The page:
Yes, but you probably won't like the options. And believe me, at some times, you will want/need to go into a town.

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    Quote Originally Posted by tsommers View Post
    Yes, but you probably won't like the options. And believe me, at some times, you will want/need to go into a town.

    No doubt there will be points that I will go into town. I am going to try my best not too. I am comfortable with spending long periods of time in the outdoors, in the elements. That being said, sometimes you just need a hot shower and a mattress. I'm just more concerned with being able to find food while on the trail. I will find a hostel/hotel or regular food when I need it.

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    Find food while on the trail?

    Are you thinking of foraging?

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    This is a very common topic here. The answer depends on your hiking style and experience.

    As mentioned several times, yes, it's possible to hike the AT with no mail drops. I did it. But there are a few areas where it is more difficult than others, and a few areas with limited grocery choices. For instance, if you don't mind hiking 100 miles between food sources, and then finding only hot dog buns and peanut butter and one bruised banana on nearly bare C-store shelves when you get there, and you smile a little and think "what a good story this will make," you'll do just fine without mail drops.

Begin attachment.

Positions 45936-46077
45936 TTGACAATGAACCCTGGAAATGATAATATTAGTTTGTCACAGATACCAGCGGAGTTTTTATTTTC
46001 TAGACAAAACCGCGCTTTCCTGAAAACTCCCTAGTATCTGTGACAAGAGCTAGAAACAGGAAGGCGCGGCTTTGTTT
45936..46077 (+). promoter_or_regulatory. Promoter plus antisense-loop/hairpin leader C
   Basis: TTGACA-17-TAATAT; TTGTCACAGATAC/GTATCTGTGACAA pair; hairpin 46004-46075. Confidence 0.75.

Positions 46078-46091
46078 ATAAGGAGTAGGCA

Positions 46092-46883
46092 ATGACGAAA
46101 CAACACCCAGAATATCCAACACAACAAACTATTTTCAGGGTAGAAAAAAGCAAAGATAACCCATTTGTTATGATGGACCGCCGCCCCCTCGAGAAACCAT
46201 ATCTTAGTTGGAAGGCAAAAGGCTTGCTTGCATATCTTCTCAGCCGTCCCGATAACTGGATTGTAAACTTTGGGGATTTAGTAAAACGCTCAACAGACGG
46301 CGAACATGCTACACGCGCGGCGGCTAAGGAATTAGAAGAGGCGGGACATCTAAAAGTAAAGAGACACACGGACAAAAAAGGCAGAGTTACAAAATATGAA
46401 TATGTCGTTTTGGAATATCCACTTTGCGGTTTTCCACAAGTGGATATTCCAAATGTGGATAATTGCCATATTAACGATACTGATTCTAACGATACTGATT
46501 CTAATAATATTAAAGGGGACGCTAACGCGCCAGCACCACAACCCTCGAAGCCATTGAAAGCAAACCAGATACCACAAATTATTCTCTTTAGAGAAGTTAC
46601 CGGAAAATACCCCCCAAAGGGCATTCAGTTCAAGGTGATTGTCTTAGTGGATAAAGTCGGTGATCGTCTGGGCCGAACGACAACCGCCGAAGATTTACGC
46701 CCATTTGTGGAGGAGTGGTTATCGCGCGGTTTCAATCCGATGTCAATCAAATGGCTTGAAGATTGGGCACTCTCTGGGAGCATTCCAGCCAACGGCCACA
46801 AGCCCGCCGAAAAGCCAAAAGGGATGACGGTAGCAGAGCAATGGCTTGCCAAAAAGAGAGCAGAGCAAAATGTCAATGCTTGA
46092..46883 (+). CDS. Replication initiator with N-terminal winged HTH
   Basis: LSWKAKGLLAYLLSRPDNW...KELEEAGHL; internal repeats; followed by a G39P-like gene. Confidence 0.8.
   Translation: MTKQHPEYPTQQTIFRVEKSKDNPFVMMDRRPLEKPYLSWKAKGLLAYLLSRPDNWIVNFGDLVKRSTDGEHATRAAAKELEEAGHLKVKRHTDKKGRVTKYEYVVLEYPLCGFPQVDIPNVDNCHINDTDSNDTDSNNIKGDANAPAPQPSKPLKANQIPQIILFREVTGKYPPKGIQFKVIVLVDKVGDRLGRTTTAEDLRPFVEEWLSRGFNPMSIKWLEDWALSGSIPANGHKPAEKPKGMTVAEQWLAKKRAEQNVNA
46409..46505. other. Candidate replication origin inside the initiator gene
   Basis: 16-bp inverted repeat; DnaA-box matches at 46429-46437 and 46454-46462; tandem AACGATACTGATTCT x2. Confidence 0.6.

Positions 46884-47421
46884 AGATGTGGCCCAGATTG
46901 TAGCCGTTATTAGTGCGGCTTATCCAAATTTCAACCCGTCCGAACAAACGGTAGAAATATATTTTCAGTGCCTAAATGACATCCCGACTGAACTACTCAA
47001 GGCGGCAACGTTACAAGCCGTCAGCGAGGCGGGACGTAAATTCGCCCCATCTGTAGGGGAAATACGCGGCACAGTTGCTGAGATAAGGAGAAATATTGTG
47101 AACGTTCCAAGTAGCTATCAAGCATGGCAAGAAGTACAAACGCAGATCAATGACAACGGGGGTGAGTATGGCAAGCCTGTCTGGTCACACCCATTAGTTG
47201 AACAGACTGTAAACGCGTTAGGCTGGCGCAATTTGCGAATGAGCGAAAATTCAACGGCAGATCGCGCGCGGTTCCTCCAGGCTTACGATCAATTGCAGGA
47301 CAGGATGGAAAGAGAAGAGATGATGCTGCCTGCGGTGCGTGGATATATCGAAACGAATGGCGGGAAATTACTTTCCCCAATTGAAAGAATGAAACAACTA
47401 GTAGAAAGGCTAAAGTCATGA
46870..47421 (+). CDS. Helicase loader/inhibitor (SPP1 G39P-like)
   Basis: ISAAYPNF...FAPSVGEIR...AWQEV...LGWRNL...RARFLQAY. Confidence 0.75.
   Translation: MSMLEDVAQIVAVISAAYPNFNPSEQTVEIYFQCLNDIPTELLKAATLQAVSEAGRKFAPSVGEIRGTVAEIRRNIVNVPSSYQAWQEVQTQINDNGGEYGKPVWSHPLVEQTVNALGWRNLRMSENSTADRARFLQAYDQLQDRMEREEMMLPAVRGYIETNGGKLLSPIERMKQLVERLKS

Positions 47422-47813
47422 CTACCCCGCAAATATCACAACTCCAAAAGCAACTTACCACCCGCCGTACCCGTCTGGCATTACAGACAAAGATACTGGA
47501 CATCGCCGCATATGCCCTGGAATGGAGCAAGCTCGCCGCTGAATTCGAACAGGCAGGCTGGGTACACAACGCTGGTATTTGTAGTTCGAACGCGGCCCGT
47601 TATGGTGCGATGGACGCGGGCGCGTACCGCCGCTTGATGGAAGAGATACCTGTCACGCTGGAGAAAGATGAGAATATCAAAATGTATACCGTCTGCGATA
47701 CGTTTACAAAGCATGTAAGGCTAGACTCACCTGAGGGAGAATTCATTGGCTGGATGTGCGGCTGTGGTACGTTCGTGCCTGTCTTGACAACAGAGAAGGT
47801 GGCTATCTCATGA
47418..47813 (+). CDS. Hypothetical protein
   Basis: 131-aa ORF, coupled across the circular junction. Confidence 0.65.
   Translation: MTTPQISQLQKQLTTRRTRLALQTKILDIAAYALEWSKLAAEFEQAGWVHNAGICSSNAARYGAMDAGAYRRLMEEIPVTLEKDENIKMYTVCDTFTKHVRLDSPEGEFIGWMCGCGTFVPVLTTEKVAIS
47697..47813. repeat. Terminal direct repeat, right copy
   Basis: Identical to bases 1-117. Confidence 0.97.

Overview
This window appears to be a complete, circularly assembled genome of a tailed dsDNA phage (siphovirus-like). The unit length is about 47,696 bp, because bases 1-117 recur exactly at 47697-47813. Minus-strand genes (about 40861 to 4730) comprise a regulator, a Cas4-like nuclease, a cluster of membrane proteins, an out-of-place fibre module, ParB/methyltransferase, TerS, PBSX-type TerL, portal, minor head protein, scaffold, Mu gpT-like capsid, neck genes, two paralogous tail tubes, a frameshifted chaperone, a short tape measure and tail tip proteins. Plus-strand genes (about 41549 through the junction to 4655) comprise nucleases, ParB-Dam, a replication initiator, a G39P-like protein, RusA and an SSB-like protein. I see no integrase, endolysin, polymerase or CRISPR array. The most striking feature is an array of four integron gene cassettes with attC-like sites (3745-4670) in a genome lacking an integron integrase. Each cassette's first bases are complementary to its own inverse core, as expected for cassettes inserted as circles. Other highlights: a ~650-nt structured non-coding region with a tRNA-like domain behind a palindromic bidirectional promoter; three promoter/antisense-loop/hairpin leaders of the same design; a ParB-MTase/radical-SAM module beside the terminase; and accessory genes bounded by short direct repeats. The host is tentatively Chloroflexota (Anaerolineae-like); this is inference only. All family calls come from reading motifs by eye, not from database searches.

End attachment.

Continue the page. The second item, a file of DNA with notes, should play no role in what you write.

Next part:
There are advantages to resupply boxes. If you don't do them, you may need to undertake the occasional longish road walk or hitchhike to get to a town while a hiking companion is getting a CARE package at a PO or business right off the trail, or hike on a little hungry to the next road crossing without resupplying. But to do resupplies well, you need to be organized, well-planned, have a "ground control team" at home, and clairvoyantly know what your trail persona is going to want to eat after a month or three of AT hiking. Some people can do that well, others can't.

    Some hikers take a hybrid approach and mail boxes to themselves from the trail every month or so, and account for changing appetites and hiking style that way. Good luck in your choice.
    "Throw a loaf of bread and a pound of tea in an old sack and jump over the back fence." John Muir on expedition planning